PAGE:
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The shiitake mushroom is native to Japan, China, and other East Asian countries, where it naturally grows on fallen trees in the forest: hence the common name, “black forest mushroom.” Deliberate cultivation of shiitake, both for food and medicine, is of ancient origin.
During the Ming Dynasty period (1368-1644), shiitake developed a reputation as a “tonic,” a substance said to increase energy, prevent disease, aid convalescence from illness, and slow bodily deterioration caused by aging. It was also used more specifically to treat respiratory illnesses, liver diseases, and intestinal infestation with worms.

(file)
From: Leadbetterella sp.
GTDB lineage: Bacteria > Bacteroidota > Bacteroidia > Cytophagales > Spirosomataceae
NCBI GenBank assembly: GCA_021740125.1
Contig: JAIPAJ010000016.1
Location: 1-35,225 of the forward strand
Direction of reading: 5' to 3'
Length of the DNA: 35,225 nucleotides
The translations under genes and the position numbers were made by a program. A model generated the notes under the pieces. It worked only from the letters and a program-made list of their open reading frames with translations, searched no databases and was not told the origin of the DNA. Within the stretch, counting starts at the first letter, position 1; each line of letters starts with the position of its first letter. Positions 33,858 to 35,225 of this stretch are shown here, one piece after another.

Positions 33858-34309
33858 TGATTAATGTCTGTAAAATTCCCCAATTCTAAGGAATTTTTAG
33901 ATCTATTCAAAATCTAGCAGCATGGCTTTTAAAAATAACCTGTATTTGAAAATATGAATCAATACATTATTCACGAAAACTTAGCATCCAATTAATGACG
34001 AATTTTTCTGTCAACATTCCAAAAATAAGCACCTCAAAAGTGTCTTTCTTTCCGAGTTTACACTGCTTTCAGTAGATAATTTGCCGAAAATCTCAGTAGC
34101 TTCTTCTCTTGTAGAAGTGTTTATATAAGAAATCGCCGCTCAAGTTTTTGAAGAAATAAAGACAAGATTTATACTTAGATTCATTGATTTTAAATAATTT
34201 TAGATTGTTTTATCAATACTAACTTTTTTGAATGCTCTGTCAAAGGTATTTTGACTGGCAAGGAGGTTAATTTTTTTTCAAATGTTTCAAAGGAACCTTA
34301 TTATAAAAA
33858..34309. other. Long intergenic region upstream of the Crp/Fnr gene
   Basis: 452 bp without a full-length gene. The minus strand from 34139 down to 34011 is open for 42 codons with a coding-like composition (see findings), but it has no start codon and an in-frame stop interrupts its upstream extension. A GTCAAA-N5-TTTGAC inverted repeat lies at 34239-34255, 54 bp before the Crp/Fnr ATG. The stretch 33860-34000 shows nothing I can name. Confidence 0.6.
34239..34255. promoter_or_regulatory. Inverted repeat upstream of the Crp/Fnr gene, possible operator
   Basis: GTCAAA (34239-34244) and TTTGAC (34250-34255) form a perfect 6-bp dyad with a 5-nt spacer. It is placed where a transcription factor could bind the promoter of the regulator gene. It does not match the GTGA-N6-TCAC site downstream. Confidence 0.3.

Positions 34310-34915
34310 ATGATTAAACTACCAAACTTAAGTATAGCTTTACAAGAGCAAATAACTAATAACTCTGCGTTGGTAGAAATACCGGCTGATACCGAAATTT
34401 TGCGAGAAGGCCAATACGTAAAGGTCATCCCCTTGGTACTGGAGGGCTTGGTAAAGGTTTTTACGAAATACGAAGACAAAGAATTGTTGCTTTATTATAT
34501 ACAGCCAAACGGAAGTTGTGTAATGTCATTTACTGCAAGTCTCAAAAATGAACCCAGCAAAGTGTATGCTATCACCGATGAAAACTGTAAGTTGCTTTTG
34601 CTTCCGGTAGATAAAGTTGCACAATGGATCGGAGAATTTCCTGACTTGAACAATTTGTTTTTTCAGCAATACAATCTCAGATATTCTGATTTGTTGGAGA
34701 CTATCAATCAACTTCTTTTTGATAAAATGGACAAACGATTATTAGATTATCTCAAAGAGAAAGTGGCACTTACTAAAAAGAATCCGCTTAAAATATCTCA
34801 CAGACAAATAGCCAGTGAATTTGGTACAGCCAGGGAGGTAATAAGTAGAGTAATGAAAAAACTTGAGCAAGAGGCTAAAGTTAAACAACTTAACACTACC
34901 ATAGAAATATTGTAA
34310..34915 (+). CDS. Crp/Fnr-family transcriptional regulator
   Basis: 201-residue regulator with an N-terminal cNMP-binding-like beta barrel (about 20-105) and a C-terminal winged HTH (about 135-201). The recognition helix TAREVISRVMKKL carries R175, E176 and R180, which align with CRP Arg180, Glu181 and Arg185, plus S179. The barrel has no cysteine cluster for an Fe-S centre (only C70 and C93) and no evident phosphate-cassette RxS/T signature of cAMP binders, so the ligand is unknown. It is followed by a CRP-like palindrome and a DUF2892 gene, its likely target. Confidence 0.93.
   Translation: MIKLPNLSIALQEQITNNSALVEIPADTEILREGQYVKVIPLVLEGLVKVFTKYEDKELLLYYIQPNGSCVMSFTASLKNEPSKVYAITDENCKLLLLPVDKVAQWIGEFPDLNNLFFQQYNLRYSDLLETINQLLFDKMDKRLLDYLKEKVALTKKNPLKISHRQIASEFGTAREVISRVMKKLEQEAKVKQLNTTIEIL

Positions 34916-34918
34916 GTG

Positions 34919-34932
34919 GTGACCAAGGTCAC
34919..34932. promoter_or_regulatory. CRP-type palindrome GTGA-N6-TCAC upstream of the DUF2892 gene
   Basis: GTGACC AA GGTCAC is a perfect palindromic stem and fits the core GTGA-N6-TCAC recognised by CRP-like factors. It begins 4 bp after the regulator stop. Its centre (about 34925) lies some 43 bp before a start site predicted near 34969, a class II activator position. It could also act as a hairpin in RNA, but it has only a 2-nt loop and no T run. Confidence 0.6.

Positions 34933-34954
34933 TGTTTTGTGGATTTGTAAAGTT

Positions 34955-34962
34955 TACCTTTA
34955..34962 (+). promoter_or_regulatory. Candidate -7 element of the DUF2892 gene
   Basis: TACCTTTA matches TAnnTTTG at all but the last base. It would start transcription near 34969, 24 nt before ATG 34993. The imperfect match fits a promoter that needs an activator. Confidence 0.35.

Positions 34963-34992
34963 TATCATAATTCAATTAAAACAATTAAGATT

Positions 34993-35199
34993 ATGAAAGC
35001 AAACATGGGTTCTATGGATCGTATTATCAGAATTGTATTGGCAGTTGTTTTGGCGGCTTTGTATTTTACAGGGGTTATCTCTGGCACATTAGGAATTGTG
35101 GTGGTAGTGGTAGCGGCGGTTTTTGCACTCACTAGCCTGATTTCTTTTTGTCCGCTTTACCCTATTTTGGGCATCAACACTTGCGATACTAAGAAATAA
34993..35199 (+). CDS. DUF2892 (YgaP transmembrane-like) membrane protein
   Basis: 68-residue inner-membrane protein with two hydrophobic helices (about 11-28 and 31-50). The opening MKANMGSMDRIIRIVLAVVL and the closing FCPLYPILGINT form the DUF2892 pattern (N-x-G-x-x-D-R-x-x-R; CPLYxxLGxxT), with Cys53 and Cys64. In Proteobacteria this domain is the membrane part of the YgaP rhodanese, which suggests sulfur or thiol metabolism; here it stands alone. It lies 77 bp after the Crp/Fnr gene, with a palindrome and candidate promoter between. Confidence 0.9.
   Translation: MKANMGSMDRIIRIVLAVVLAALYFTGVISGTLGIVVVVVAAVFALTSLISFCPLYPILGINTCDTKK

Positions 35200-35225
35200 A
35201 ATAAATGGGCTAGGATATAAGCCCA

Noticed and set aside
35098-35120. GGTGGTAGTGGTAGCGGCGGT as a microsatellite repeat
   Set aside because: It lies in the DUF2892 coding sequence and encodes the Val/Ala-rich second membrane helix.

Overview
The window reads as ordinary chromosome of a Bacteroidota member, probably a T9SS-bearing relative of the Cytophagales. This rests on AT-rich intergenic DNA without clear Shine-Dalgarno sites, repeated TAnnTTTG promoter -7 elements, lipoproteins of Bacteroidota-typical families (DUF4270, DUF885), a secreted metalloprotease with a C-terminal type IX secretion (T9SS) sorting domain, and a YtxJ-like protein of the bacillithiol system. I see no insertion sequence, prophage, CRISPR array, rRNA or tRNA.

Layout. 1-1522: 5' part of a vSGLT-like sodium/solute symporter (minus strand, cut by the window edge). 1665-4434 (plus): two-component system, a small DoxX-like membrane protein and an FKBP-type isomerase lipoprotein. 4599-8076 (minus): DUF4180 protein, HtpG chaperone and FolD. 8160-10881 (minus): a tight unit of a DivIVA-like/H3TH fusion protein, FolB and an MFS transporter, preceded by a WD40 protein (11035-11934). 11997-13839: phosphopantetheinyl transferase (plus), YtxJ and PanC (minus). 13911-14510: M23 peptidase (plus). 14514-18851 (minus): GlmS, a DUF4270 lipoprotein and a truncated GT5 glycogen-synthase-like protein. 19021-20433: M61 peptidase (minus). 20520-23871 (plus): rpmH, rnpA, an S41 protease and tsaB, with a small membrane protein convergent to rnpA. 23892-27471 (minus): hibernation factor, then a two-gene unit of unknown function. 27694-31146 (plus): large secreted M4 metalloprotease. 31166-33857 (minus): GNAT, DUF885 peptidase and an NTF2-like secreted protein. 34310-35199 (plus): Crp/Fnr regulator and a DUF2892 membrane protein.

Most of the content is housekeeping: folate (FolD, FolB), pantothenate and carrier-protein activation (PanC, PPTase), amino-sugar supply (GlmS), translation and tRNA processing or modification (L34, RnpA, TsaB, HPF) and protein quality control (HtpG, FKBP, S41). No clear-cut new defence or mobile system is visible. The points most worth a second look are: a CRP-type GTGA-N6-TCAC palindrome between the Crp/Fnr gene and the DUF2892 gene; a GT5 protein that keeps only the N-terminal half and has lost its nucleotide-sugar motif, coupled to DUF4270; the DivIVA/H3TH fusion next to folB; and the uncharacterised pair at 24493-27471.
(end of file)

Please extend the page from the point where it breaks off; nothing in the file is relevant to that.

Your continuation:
The soft fleshy cap (“fruiting body”) is the part used medicinally.
When taken orally, shiitake mushroom is most commonly used in the form of an extract: lentinus edodes mycelium extract (LEM). The typical dose of LEM is 1-3 grams 3 times daily.
Purified lentinan suitable for intravenous use is licensed as a pharmaceutical in Japan; it is not available in the United States.